How to Avoid Accidentally Killing Your Lawn This Winter

Jan 16, 2023
How to Avoid Accidentally Killing Your Lawn This Winter

Behold winter, the one season that should come with a Lawn Health Advisory Warning.

Winter’s harsh elements spare no one, especially those who battle and endure it 24/7. As if 50 below zero wind chills, Iowa blizzards, cement skies and waves of snowstorms weren’t enough, your lawn is also weathering other dangerous man-made auxiliary threats that can threaten its long-term health.

“Winter weather can be unforgiving for even the healthiest of lawns” The Spruce’s Kelly Burke writes.

Your lawn doesn’t ask for much during winter: watering, mowing and seeding is not needed. What it asks for, what it needs to reach spring healthy, is for us not do anything careless that could endanger it.

“The good news is that you really don’t need to do much to make that happen – just don’t kill it” Yahoo Lifehacker’s Elizabeth Yuko writes.

Winter Kill

Winter kill is a phrase you never want associated with your lawn.

“It refers to any severe damage or death sustained by turf grass lawns during the winter months,” Burke explains.

Death patches that suffer winter kill can need months to grow in again on their own. Some may require reseeding or re-sodding of your lawn.

How can you avoid putting your lawn’s health in danger during this already long, cold Iowa winter? By avoiding these potentially devastating mistakes.

If Possible, Find Somewhere Else to Pile Shoveled Snow

Full author’s disclosure, my lawn is the first place I turn to for free storage space for my oversized collection of Iowa snow. It’s convenient. It’s always available. It’s rent-free.

But, if possible, try to avoid stockpiling large snow hills on your lawn, especially if you use deicer on your pavement. The threat is double-edged. The deicer’s salt and the snow’s heavy weight (such as Winter Storm Elliott, which buried Iowa in blizzard-like conditions for three days before Christmas 2022) could damage your lawn.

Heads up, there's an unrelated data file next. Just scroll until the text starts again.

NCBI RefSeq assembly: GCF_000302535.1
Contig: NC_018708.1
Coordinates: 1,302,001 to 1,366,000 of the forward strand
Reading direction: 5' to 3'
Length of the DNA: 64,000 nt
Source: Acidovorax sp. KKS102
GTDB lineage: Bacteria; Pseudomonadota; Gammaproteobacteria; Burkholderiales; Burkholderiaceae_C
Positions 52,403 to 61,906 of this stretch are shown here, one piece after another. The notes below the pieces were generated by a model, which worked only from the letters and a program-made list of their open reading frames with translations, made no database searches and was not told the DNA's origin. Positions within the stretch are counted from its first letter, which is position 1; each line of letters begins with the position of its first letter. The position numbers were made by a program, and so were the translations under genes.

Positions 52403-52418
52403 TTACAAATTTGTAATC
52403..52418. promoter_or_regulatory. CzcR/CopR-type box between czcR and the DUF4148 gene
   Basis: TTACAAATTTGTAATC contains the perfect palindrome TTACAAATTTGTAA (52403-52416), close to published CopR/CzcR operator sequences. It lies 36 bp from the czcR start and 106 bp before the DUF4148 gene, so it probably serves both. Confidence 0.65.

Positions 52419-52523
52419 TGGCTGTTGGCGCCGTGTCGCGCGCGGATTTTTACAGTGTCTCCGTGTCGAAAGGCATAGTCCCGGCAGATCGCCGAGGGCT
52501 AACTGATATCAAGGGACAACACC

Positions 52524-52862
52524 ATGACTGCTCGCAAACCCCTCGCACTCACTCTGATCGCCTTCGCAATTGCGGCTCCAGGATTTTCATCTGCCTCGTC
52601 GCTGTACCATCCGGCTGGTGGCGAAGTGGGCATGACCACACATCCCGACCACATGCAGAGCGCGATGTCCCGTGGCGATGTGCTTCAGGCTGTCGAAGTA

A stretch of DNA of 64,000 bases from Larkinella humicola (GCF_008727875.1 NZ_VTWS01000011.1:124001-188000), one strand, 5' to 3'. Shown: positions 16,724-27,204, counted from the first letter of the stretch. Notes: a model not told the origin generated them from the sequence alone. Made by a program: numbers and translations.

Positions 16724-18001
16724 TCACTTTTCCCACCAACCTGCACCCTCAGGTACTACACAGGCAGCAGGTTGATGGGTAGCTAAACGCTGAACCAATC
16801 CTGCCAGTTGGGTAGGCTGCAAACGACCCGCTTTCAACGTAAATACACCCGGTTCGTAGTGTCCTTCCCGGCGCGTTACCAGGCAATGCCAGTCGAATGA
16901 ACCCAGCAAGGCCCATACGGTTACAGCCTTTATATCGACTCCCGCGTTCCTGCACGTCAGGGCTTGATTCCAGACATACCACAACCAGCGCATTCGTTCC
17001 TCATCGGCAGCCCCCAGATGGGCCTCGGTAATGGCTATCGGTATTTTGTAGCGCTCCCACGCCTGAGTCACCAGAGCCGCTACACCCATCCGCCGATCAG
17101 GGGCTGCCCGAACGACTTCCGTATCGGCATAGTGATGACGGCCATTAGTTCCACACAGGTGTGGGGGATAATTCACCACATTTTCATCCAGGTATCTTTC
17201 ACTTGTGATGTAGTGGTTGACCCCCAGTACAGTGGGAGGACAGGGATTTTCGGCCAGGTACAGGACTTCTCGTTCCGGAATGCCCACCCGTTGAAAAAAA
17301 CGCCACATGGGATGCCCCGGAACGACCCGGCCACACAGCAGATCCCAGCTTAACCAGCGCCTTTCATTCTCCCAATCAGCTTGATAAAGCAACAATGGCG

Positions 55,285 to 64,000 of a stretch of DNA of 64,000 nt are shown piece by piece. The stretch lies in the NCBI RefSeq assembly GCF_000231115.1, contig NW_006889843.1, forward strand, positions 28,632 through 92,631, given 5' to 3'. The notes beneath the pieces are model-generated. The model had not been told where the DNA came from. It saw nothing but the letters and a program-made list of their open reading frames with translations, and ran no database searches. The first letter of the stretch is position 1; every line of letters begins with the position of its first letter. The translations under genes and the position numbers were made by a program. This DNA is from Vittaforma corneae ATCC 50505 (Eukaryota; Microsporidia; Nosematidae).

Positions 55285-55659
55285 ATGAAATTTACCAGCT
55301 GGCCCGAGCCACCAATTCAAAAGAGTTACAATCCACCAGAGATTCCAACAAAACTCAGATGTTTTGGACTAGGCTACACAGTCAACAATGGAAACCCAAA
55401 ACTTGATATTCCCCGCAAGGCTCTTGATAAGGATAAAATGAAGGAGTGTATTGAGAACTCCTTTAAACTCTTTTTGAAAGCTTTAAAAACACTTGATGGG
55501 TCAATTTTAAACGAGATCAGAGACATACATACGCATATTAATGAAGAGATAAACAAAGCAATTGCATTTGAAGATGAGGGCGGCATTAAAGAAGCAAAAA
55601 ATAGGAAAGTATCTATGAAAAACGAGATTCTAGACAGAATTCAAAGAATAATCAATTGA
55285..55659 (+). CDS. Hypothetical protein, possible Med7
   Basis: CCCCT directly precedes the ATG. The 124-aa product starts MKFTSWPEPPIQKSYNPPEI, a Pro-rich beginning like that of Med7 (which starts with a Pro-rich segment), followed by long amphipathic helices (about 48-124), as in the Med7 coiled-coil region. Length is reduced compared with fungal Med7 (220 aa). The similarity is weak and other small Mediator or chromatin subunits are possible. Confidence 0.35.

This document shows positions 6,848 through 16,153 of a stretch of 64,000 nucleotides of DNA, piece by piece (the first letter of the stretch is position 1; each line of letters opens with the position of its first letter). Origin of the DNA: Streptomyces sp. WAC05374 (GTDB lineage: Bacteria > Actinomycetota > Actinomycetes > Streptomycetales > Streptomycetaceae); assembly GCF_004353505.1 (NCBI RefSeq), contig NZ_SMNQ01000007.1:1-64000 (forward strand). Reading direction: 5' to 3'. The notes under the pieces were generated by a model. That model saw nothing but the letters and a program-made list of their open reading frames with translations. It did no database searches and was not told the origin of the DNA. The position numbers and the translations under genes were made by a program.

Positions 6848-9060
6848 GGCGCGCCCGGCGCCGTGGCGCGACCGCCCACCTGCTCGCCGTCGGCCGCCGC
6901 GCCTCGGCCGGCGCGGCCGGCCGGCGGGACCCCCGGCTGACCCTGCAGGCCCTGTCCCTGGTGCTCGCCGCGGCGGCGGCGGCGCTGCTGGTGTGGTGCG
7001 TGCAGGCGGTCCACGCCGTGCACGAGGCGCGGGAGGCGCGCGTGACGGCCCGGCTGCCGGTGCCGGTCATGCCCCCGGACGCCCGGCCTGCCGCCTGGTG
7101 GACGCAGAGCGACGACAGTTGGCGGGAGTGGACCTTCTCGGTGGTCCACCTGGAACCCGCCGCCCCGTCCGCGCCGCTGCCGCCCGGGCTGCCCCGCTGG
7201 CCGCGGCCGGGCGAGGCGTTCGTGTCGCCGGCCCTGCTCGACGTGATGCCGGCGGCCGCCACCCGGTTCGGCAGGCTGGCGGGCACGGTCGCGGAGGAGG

Shovel Carefully

The objective of every Iowa snow shoveler is to get done and get back into the warmth and winterless beauty of indoors as soon as possible. But careless shoveling can get you in trouble with your lawn. Be aware of your location and be sure to know where you are shoveling and what you are shoveling. This way you will avoid removing chucks of lawn or soil along with the snow.

Be sure to shovel with a safe lawn strategy.

Don’t Park on Your Lawn

Remember, your lawn’s days of doubling as an overflow parking lot should end in the fall. Trust us, asking your lawn to take on 2,000 pounds of sedan, 4,000 pounds of sports utility vehicle or 5,000 pounds of truck during the winter is asking too much if you expect your lawn to wake up healthy come spring.

Compacted soil damages a lawn’s ability to naturally drain and absorb nutrients.

“Do not walk or park on your frozen lawn to reduce the chance of winter kill,” The Farmers’ Almanac stresses.

Don’t Use Deicers Containing Sodium Chloride

Sodium chloride can be an absolute cancer for overburdened winter grass exposed to it. Unfortunately, many deicers contain sodium chloride. It’s great for slippery driveways and sidewalks. It can be death for grass.

When soil has high levels of salt, lawns and other plants can’t absorb enough water, even though there may be plenty of it around, courtesy of snowfall. The resulting condition, Iowa State University horticulturist Richard Jauron notes, is “psychological drought.” A strong alternate to using sodium chloride-rich deicers, Jauron notes, is opting for deicers with calcium chloride, potassium chloride and magnesium chloride, which are healthier for lawns and plants.

Winter is rough enough on our lawns as it is. Let’s take simple steps to avoid making it rougher on our grass.

For more information, contact Creekside Turf Management for a free consultation.